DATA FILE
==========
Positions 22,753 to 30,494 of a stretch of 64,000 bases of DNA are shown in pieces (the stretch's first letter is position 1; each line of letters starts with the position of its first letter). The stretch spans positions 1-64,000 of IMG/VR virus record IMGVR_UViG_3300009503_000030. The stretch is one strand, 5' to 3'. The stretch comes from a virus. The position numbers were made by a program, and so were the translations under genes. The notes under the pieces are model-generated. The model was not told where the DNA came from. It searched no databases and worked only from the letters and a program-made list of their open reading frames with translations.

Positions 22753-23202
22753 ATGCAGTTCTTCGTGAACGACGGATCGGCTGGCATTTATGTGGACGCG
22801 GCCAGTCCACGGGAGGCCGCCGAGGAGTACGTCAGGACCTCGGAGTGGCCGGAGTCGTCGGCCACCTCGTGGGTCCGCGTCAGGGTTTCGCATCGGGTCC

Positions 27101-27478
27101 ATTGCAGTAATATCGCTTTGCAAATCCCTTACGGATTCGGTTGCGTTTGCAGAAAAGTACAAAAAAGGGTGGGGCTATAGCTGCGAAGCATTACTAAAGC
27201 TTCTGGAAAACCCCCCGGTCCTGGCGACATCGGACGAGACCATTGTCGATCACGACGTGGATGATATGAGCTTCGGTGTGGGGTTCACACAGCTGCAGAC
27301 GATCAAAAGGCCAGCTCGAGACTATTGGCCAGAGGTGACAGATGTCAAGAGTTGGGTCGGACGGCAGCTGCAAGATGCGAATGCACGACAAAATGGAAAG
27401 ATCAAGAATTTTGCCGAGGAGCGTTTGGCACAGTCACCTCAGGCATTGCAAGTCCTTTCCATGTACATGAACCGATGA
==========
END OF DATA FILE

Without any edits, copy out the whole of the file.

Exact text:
Positions 22,753 to 30,494 of a stretch of 64,000 bases of DNA are shown in pieces (the stretch's first letter is position 1; each line of letters starts with the position of its first letter). The stretch spans positions 1-64,000 of IMG/VR virus record IMGVR_UViG_3300009503_000030. The stretch is one strand, 5' to 3'. The stretch comes from a virus. The position numbers were made by a program, and so were the translations under genes. The notes under the pieces are model-generated. The model was not told where the DNA came from. It searched no databases and worked only from the letters and a program-made list of their open reading frames with translations.

Positions 22753-23202
22753 ATGCAGTTCTTCGTGAACGACGGATCGGCTGGCATTTATGTGGACGCG
22801 GCCAGTCCACGGGAGGCCGCCGAGGAGTACGTCAGGACCTCGGAGTGGCCGGAGTCGTCGGCCACCTCGTGGGTCCGCGTCAGGGTTTCGCATCGGGTCC

Positions 27101-27478
27101 ATTGCAGTAATATCGCTTTGCAAATCCCTTACGGATTCGGTTGCGTTTGCAGAAAAGTACAAAAAAGGGTGGGGCTATAGCTGCGAAGCATTACTAAAGC
27201 TTCTGGAAAACCCCCCGGTCCTGGCGACATCGGACGAGACCATTGTCGATCACGACGTGGATGATATGAGCTTCGGTGTGGGGTTCACACAGCTGCAGAC
27301 GATCAAAAGGCCAGCTCGAGACTATTGGCCAGAGGTGACAGATGTCAAGAGTTGGGTCGGACGGCAGCTGCAAGATGCGAATGCACGACAAAATGGAAAG
27401 ATCAAGAATTTTGCCGAGGAGCGTTTGGCACAGTCACCTCAGGCATTGCAAGTCCTTTCCATGTACATGAACCGATGA